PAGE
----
Holiday treats for 007 enthusiasts
Date Created: 03 August 2015
If you’re familiar with the James Bond filmography you will know that 007 has visited over 30 countries worldwide since his debut on screen with Dr.No in 1962. Many of the settings used for the films are stunning gems worth visiting. The impact of Bond films on locations is undeniable. The tourist industry in Jamaica for example - where the first Bond, Dr No, was set - still benefits, 40 years on - Here’s our top 5 picks!
Dr. No (1962) – Golden Eye resort (Jamaica)
This 52-acre resort is built into its tropical surroundings on Jamaica’s north coast, with a low footbridge across the lagoon and new but rustic-looking cottages that line a 500-foot strip of crescent-shaped sand. Ian Fleming built the resort and wrote all 14 Bond novels here; a recent renovation, completed in 2010, has brought this resort to a new life: a high-end retreat with a laid-back attitude.
You only live twice (1967) – Hotel New Otani Tokio (Japan)
Hotel New Otani appears in the James Bond film "You'll Only Live Twice" as the Japanese headquarters of SPECTRE.Opened for the 1964 Tokyo Olympics, Hotel New Otani was then Japan’s tallest building, and its revolving sky-bar was a symbol of modernity. Although it is now one of Tokyo’s older luxury hotels, a major 2007 refurbishment means the facilities now match the famously high-standards of service that would still satisfy Hachisuka, the lord who owned the estate on which it is built.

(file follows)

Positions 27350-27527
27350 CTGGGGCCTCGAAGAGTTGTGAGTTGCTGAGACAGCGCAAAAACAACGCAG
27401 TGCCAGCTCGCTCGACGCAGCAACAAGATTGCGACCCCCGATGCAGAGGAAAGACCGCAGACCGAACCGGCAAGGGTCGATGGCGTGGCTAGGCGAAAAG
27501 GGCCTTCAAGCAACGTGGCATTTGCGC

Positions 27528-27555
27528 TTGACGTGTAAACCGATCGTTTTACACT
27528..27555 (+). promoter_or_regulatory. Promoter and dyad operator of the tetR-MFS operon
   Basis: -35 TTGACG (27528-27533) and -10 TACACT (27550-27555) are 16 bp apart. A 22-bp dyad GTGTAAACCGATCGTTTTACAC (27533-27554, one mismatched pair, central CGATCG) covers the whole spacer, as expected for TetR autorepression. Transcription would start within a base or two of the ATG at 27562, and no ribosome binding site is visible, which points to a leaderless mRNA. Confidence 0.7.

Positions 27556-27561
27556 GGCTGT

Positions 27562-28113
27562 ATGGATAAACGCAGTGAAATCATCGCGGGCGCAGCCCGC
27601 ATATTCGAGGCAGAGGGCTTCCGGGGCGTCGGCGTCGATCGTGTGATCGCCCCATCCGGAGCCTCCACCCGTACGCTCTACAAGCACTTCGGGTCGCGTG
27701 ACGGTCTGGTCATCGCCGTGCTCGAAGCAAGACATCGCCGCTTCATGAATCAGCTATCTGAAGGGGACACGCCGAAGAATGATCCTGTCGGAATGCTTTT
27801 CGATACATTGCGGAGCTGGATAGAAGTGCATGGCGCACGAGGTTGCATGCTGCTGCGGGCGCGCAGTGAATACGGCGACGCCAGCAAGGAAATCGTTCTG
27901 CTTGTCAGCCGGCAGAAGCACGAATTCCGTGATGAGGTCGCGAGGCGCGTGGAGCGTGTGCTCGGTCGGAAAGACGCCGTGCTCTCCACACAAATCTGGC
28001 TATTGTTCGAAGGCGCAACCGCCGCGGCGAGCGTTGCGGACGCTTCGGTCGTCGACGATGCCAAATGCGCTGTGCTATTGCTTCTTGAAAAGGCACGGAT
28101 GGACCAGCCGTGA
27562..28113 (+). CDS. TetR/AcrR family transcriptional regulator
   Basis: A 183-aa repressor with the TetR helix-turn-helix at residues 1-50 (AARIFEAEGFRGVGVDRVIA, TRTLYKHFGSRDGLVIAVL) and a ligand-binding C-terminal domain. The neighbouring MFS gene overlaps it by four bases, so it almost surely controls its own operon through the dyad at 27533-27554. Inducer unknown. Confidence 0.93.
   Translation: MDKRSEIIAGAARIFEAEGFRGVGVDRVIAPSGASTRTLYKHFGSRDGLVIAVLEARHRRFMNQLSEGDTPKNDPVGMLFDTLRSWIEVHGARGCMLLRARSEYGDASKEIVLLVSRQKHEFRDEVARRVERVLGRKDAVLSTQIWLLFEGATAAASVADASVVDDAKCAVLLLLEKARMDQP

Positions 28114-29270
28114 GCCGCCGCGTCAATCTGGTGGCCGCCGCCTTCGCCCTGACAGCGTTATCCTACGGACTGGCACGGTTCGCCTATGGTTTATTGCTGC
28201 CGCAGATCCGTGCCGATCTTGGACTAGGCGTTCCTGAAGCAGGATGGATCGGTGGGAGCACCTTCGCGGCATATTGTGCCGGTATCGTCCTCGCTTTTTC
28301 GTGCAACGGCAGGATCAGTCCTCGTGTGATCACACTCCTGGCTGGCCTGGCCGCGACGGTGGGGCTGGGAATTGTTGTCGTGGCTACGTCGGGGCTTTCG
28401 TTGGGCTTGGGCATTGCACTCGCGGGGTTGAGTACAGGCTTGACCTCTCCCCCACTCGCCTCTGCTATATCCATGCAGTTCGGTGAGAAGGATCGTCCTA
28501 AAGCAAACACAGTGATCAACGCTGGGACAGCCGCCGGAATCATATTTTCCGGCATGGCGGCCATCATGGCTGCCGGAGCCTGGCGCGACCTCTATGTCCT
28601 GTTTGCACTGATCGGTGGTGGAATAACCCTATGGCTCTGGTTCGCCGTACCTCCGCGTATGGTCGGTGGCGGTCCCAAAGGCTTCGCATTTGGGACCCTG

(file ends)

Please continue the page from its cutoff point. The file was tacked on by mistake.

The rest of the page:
The man with the golden gun (1974) – Phang Nga Bay (Thailand)
Bond flies over Phang Nga Bay on his way to hitman Scaramanga's island hideaway on Ko Tapu, now known as James Bond Island. Here, Scaramanga shows Bond his solar power plant hidden in the rocks, destroys his plane, sits down for lunch with him and then suggests a duel on the beach, which he walks away from!
Octopussy (1983) – Taj Lake Palace (India)
A real-life jewel in Lake Pichola, this eighteenth-century palace is a sweep of courtyards, corridors, and pavilions inlaid with stone, gilt molding, and mirrors. Guests reach the four-acre man-made island via private boat and are taken to rooms with hand-painted motifs, mosaics, silk bolsters, swings, and stained glass.
Die another day (2002) – Eden Project (UK)
The Eden Project featured as a set location for James Bond villain Gustav Graves’ diamond mine in the film Die Another Day; in real life it is a treasure trove for all sorts of exotic flora and fauna. Based in Cornwall, The Eden Project consists of futuristic artificial biomes that contain plant life from all across the globe.
Written by Vittoria Soddu.